When you enter Mr. Burgstaller’s workshop, you have more the feeling of having landed in a British living room than in a car repair shop. At first glance, it is clear that the work here is done with passion and love.
As old as the car bodies are that end up in his workshop, as modern are the technologies he uses for their repair and maintenance: He recently started using 3D measurement technology.
WESTCAM: Mr. Burgstaller, you are involved in something unusual: rebuilding historic cars. How did you get into this?
Mr. Burgstaller: All the race car manufacturers were in England at the time, so they were very far away. There were still borders and no Internet. If you wanted to rebuild something in Austria, it was very difficult: you had to rely on word of mouth. And there was no money, so you had to do it yourself!
My father once said to me: “Watch out: All beautiful technical things are built with two hands. You have two hands too! You just have to take care of it”. He had a car workshop himself and built vehicles, but municipal vehicles. I was more interested in English sports cars. So I traveled to England a few times to learn from the master craftsmen in the workshops there. And have stuck with it over the years. For some time now, I’ve been doing this full-time.
WESTCAM: What tasks and challenges do you have to deal with in your daily work?
Mr. Burgstaller: In historic racing, which is faster today than ever before, you can no longer race with 50-year-old parts. They crumble, due to oxygen, aging and vibrations. The old parts can’t be repaired, which means you have to make them new. That’s why probably 80% or more of the cars in historic racing are partially or fully rebuilt. When you rebuild historic cars, the question is always: How did they really build and work in the past? There are hardly any records and plans. Documentation and archives didn’t exist in the 60s, or they didn’t have the quality that one imagines today. Often, vehicle plans were only traced in the archives 20 years later. That’s why my task is to find out: How did the foremen on the workbench actually work back then? And for this, a 3D scanner is of course a perfect tool. It allows you to really look at exactly what they were doing.
WESTCAM: That’s why you approached WESTCAM. What exactly was your challenge and how could we help you?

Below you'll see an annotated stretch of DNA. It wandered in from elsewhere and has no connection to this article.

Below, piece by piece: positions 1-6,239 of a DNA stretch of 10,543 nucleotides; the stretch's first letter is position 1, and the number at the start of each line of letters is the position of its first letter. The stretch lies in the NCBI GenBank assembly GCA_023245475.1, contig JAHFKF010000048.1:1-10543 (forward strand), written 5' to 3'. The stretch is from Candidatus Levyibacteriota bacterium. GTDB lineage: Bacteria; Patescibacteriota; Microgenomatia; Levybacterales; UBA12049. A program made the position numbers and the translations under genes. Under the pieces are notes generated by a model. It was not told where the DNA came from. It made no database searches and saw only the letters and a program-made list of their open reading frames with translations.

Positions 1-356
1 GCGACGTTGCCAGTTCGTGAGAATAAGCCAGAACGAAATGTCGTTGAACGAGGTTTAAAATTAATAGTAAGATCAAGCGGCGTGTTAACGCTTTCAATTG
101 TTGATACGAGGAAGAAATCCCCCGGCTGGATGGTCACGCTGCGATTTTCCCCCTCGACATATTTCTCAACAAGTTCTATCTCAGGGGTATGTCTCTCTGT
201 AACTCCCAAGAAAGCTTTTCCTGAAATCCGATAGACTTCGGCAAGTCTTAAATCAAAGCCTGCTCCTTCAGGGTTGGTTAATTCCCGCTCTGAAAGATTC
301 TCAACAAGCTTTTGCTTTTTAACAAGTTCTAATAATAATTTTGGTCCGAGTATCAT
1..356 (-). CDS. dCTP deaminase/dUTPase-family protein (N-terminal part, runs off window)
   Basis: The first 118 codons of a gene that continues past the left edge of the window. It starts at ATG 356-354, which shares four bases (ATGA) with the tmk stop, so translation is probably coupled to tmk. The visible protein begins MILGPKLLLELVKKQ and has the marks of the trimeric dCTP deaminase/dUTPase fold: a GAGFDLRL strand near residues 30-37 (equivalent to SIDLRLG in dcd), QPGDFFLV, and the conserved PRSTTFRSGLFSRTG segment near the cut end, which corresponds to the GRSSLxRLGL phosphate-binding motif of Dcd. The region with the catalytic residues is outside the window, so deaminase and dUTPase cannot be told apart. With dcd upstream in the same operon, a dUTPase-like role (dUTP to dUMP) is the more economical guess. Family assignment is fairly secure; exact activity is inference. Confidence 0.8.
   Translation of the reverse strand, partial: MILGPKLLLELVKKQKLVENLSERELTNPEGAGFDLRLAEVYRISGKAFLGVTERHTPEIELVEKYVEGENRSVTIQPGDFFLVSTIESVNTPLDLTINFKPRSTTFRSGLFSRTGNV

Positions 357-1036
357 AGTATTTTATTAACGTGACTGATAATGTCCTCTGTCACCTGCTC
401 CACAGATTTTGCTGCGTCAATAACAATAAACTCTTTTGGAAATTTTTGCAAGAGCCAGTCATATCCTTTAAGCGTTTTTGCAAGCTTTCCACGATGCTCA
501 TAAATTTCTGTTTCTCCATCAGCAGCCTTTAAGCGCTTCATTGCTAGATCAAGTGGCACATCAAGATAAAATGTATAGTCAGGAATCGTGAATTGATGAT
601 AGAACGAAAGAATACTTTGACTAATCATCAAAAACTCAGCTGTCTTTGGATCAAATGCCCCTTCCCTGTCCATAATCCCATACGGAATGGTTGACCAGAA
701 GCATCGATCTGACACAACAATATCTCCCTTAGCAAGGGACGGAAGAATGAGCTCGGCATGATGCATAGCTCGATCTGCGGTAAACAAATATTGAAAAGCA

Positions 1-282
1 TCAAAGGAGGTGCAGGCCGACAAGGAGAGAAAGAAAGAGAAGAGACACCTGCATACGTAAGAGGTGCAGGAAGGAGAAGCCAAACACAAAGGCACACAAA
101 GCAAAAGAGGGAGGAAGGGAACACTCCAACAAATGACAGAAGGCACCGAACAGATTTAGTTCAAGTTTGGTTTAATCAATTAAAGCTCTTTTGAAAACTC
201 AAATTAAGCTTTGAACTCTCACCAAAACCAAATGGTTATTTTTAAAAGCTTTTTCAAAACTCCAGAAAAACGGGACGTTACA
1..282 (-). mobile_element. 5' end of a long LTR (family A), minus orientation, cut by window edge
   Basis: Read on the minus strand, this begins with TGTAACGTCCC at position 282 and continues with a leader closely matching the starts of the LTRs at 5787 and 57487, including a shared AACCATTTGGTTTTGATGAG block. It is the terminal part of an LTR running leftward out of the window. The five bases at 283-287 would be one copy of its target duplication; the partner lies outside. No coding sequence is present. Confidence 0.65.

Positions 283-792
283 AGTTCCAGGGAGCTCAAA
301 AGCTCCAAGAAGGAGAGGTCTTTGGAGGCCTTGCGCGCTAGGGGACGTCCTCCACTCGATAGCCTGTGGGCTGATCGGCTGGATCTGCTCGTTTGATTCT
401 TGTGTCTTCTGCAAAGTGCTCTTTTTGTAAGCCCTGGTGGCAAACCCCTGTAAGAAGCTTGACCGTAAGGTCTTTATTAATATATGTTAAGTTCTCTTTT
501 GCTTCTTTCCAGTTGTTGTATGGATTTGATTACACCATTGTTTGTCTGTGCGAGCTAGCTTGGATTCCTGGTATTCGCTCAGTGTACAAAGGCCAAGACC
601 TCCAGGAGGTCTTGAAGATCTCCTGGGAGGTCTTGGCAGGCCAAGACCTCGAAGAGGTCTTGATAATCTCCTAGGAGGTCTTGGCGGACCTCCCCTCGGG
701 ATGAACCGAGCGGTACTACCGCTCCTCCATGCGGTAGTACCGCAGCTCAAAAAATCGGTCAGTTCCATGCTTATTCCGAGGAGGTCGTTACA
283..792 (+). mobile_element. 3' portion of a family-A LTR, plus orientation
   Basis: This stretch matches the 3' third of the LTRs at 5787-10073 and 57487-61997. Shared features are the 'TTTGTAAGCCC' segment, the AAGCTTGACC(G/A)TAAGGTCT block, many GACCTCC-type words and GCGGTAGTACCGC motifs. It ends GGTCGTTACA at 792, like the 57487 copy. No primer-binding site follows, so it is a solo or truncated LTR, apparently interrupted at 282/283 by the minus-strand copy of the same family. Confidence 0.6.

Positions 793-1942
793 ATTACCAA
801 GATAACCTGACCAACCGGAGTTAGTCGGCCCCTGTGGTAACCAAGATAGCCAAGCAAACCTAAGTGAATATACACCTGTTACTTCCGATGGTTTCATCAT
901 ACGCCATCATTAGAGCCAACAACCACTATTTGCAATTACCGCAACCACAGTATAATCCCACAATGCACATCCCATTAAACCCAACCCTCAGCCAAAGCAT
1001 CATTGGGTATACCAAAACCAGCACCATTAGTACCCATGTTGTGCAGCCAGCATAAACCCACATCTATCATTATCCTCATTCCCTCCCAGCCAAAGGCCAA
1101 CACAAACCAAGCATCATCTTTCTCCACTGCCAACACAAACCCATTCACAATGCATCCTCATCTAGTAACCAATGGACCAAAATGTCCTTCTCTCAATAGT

Mr. Burgstaller: I had a customer’s car in front of me, of which only three were produced in total. There were no documents or molds, nothing. Only the car.
WESTCAM: How exactly was the task implemented? What was the approach
Thomas List, WESTCAM 3D measurement technology expert:
Based on photos of the broken vehicle, we assessed which system could be used to solve the task. We came up with the T-SCAN hawk relatively quickly because it is compact, mobile, and easy to use from data acquisition to delivery.
For the scan itself, we proceeded like this: We applied a reference point backdrop to the car. Then we photogrammetrically measured it with T-SCAN hawk’s integrated photogrammetry. This way we got a point cloud. Through this point cloud, you immediately have the orientation in 3D space as well as maximum accuracy on large surfaces. Based on this point cloud, we scanned the rear of the vehicle. The scan was then oriented in 3D space according to Mr. Burgstaller’s wishes and filleted into individual sections to get the 2D lines. The STL data was then provided to Mr. Burgstaller.
Mr. Burgstaller: I was then able to use reverse engineering to remodel the rear end, based on this mesh pattern. It was even possible to add historical changes: Old photos showed that the body used to look different 30 years ago. We were then able to incorporate that. This means that we are now even closer to the original than the body was before! The crash also destroyed the exhaust system. We then used the scans to be able to reinstall the new exhaust system under the body in 3D space.
WESTCAM: And the result? Were you satisfied with the work of our “WESTCAMers”?
Mr. Burgstaller: I was very satisfied, of course. The data is super processable. I’ve already had a bit of experience: In the first years when this started with scanning, I already tried a 3D scan from another service provider once. At that time, I was not satisfied because the data was not processable for me. But the data now from WESTCAM, the way it was handed over and aligned, was perfect.
WESTCAM: What happens now? When will your racing car be allowed to breathe real racetrack air again?
Mr. Burgstaller: I hope very soon! We are hard at work: We have already redesigned the destroyed exhaust system using virtual assembly analysis, also known as digital mock-up, and adapted it to the available space. Furthermore, the multi-part laminating mold could be milled. Now nothing stands in the way of the production of the fiberglass chassis. As you can see: We are full speed ahead and soon “ready to race” again!